$$ M=R^{T}\left(\begin{array}{cc} \frac{u+w- s}{2} & 0 \\ 0 & \frac{u+w+ s}{2} \\ \end{array}\right)R= \frac{u+w}{2}I_2+sR^{T}\left(\begin{array}{cc} -1 & 0 \\ 0 & 1 \\ \end{array}\right)R \tag{3} $$ We deduce $$ A(M) = R\left(\begin{array}{cc} a_1 & 0 \\ 0 & a_2 \\ \end{array}\right)R^T= \frac{a_1+a_2}{2}I_2+\frac{a_2-a_1}{2}R\left(\begin{array}{cc} -1 & 0 \\ 0 & 1 \\ \end{array}\right)R^T\tag{4} $$ Since $R\in SO(2)$, there is a $\theta\in{\mathbb R}$ such that $$ R=\left(\begin{array}{cc} \cos(\theta) & -\sin(\theta) \\ \sin(\theta) & \cos(\theta) \\ \end{array}\right)\tag{5} $$ It follows from (5) that $$ R\left(\begin{array}{cc} -1 & 0 \\ 0 & 1 \\ \end{array}\right)R^T= \left(\begin{array}{cc} -\cos(2\theta) & -\sin(2\theta) \\ -\sin(2\theta) & \cos(2\theta) \\ \end{array}\right), R^T\left(\begin{array}{cc} -1 & 0 \\ 0 & 1 \\ \end{array}\right)R= \left(\begin{array}{cc} -\cos(2\theta) & \sin(2\theta) \\ \sin(2\theta) & \cos(2\theta) \\ \end{array}\right)\tag{6} $$ And hence $$ R\left(\begin{array}{cc} -1 & 0 \\ 0 & 1 \\ \end{array}\right)R^T=\phi\left(R^{T}\left(\begin{array}{cc} -1 & 0 \\ 0 & 1 \\ \end{array}\right)R \right), \ \text{where} \ \phi\left(\begin{array}{cc} m_{11} & m_{12} \\ m_{21} & m_{22} \\ \end{array}\right)= \left(\begin{array}{cc} m_{11} & -m_{12} \\ -m_{21} & m_{22} \\ \end{array}\right) \tag{7} $$ Injecting (7) into (4), we obtain $$ \begin{array}{lcl} A(M) &=& \frac{a_1+a_2}{2}I_2+\frac{a_2-a_1}{2}R\left(\begin{array}{cc} -1 & 0 \\ 0 & 1 \\ \end{array}\right)R^T \\ &=& \frac{a_1+a_2}{2}I_2+\frac{a_2-a_1}{2}\phi(R^T\left(\begin{array}{cc} -1 & 0 \\ 0 & 1 \\ \end{array}\right)R) \\ &=& \frac{a_1+a_2}{2}I_2+\frac{a_2-a_1}{2}\phi\bigg(\frac{M-\frac{u+w}{2}I_2}{s}\bigg) \\ &=& \frac{a_1+a_2}{2}I_2+\frac{a_2-a_1}{2s}\phi\left(\begin{array}{cc} \frac{u-w}{2} & v \\ v & \frac{w-u}{2} \\ \end{array}\right) \\ &=& \frac{a_1+a_2}{2}I_2+\frac{a_2-a_1}{2s}\left(\begin{array}{cc} \frac{u-w}{2} & -v \\ -v & \frac{w-u}{2} \\ \end{array}\right) \\ \end{array} $$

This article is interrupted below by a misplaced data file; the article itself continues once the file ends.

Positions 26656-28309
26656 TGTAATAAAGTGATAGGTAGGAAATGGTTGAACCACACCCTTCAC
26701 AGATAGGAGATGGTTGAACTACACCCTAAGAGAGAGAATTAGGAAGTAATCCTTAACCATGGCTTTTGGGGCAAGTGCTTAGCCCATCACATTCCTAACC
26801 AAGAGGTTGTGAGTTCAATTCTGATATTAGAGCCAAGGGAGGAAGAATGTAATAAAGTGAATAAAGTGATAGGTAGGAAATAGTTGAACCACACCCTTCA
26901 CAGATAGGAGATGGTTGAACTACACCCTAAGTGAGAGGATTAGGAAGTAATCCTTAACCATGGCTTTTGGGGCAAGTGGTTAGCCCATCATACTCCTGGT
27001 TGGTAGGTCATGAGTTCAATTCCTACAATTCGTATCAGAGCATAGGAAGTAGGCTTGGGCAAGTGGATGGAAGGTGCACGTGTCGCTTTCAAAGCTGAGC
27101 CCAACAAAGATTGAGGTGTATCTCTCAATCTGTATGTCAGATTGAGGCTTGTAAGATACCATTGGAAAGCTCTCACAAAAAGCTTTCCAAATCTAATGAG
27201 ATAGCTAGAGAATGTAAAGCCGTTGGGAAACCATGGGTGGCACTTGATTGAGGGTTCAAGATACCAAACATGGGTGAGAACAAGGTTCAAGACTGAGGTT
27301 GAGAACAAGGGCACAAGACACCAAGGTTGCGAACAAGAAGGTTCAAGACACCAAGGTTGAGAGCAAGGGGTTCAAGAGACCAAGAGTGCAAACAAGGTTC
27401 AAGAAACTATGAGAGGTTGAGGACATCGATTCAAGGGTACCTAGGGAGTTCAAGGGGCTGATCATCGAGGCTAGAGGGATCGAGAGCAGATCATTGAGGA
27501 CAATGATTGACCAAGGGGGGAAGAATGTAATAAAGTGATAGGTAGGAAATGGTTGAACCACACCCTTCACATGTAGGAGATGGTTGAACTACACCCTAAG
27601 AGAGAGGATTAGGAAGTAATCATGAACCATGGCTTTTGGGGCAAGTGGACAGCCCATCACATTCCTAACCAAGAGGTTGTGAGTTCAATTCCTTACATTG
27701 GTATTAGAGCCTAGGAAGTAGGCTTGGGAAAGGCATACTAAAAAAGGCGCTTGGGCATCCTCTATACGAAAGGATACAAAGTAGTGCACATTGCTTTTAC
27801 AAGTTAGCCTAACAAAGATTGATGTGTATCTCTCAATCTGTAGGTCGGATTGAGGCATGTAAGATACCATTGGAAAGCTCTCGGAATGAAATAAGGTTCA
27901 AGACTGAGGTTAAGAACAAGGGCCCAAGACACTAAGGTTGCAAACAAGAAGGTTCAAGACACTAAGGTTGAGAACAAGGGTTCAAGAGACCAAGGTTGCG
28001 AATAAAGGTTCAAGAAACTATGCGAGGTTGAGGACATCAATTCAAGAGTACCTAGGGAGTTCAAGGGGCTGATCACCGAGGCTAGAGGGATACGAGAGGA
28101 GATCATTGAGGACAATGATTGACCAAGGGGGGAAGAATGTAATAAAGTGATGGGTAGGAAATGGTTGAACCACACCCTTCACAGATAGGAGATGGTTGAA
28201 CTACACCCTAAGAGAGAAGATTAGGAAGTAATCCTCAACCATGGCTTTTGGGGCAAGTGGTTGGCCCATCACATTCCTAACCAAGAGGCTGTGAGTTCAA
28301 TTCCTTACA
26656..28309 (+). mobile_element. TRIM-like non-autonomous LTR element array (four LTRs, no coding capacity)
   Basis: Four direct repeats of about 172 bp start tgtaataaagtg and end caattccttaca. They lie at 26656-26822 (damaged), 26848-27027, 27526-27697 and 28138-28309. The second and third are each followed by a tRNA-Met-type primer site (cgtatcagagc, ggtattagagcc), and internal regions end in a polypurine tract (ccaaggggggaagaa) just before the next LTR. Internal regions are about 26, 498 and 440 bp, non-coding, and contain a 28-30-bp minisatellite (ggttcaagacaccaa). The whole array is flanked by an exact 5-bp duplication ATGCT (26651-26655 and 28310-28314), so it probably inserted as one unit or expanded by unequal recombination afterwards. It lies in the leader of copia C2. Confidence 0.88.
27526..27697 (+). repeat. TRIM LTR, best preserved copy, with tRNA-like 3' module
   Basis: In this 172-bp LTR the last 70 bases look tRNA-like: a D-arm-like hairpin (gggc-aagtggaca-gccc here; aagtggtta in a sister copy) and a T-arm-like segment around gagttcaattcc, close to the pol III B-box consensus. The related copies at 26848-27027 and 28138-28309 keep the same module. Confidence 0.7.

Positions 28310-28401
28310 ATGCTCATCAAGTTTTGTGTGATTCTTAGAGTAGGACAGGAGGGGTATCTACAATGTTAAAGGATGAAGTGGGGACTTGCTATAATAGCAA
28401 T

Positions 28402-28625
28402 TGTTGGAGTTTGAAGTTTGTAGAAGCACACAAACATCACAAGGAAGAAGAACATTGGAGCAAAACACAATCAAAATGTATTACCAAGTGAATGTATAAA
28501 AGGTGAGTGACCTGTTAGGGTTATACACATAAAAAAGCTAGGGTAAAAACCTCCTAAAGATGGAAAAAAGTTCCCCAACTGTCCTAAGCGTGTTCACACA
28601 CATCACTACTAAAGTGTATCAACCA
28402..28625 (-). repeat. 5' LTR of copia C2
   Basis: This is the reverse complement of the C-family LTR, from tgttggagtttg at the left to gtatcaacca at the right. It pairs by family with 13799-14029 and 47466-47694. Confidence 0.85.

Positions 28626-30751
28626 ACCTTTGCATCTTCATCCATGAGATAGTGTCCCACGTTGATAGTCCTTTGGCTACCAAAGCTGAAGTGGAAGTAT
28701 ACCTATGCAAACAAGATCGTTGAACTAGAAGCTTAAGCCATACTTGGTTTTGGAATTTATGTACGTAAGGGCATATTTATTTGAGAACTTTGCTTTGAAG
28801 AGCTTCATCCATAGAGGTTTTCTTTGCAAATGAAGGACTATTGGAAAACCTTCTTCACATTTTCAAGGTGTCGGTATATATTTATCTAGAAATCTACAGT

• Interesting, thanks for your input! The $(\partial_1 a - \partial_2 a)/(\lambda_2 - \lambda_1)$ term term is something that has come up in my formal calculations. If interpreted literally, your decomposition holds only at points where $s \ne 0$; but of course at such a point $M = aI$, so what this really reduces my problem to is the regularity of $$ \begin{cases} \frac{a_1 - a_2}{2s} & s \ne 0 \\ 0 & s = 0 \end{cases}.$$ as a function of $M$. I'll have a think about it. – Anthony Carapetis May 22 '17 at 3:43
  • If this goes through, I guess the general case might work by studying the components of $A(M)$ with respect to the irreducible decomposition of the representation $O(n) \curvearrowright \mathrm{Sym}$? Seems like the natural generalization from the pure-trace/trace-free decomposition. – Anthony Carapetis May 22 '17 at 3:46
  • Hmm, my suggestion to extend by $0$ is not quite right - considering this as a function of the eigenvalues the correct extension is by $(\partial_1 a - \partial_2 a)/2$. The decomposition will still hold because the matrix being multiplied by $G$ also vanishes at $s=0$. – Anthony Carapetis May 22 '17 at 4:05
  • Putting your idea together with Glaeser's theorem proves the $2\times 2$ case, which is great. Sadly it seems there's no easy generalization to higher dimension - I must have been a little sleepy when I thought there was a more interesting irreducible decomposition in higher dimension; the trace-free symmetric matrices are always irreducible. I'll wait a couple days to see if anyone can answer the general case, but if not then I'll award this answer the bounty. – Anthony Carapetis May 23 '17 at 1:28
  • Glaeser's theorem shows that $a_1+a_2={\mathrm{tr}}(A(X))$ is ${\mathcal C}^{\infty}$, but how do you deal with $\frac{a_2-a_1}{s}$ ? – Ewan Delanoy May 23 '17 at 6:21